Elevated Cardiovascular Disease Risk in Patients With Inflammatory Arthritis

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Researchers assessed the prevalence and incidence rate of cardiovascular morbidity in patients with inflammatory arthritis and determined whether the coexistence of multiple autoimmune disorders was associated with increased risk for cardiovascular disease.

The rate of cardiovascular disease is increased among patients with inflammatory arthritis, particularly among those who have multiple autoimmune disorders, according to study results published in Rheumatology.

The study included data of patients with inflammatory arthritis only and patients with inflammatory arthritis and another comorbid autoimmune disorder; control participants were enrolled in the study from the Nivel Primary Care Database. Researchers used Cox regression models to determine hazard ratios (HRs) for the risk for cardiovascular disease.

Among 28,345 patients with inflammatory arthritis, 13.5% had ≥1 concomitant autoimmune disorders compared with 7.3% of the 28,249 matched controls.

Results of the study indicated that compared with the control participants, patients with inflammatory arthritis had both higher prevalence (odds ratio [OR], 1.34; 95% CI, 1.28-1.41) and incidence rates (incidence rate ratio, 1.3; 95% CI, 1.23-1.41). Compared with patients with inflammatory arthritis alone (HR, 1.32; 95% CI, 1.23-1.41), patients with a second comorbid autoimmune disease had an even higher risk for cardiovascular disease, with an HR of 1.49 (95% CI, 1.31-1.68).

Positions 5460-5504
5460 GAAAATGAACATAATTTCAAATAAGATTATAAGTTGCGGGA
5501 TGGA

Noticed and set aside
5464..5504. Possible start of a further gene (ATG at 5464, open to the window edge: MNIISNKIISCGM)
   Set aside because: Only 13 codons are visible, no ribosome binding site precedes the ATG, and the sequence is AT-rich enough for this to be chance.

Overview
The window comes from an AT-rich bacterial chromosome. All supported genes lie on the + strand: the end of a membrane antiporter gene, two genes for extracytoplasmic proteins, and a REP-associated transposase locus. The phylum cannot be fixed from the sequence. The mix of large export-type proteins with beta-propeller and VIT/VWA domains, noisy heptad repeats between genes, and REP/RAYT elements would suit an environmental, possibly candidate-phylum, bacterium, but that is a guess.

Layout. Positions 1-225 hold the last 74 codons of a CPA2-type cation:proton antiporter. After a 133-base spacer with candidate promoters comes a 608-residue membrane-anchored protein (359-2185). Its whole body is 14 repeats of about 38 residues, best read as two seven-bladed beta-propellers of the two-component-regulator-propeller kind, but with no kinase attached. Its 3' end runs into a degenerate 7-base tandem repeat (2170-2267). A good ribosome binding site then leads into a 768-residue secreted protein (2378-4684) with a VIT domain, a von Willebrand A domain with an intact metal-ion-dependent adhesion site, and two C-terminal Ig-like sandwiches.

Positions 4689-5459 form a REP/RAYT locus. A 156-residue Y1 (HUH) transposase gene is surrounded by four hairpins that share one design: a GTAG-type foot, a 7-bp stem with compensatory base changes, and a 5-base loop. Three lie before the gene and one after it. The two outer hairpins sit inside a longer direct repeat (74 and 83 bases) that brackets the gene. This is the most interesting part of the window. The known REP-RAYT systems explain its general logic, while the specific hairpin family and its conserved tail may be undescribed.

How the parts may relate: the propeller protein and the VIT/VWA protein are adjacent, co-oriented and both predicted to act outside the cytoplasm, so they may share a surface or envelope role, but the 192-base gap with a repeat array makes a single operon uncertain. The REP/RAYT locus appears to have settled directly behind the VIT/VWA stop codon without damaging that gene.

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Compared with the control participants, patients with inflammatory arthritis had higher rates of other conditions, including type 1 diabetes (OR, 1.80; 95% CI, 1.27-2.55), hypothyroidism (OR, 1.49; 95% CI, 1.37-1.61), psoriasis (OR, 2.72; 95% CI, 2.49-2.97), and inflammatory bowel disease (OR, 2.64; 95% CI, 2.28-3.07).

Study limitations included the use of ICPC-code L88, which encompasses a few different diagnoses, and a possibility of misclassification, and the fact that data on smoking status and other cardiovascular risk factors were unavailable.

“Because of the increased risk [for] a second autoimmune disorder in inflammatory arthritis patients, physicians should screen for signs or symptoms of those diseases,” the researchers concluded.


Heslinga M, Nielen MMJ, Smulders Y, Simsek S, Nurmohamed MT. Amplified prevalence and incidence of cardiovascular disease in patients with inflammatory arthritis and coexistent autoimmune disorders [published online January 18, 2020]. Rheumatology. doi:10.1093/rheumatology/kez650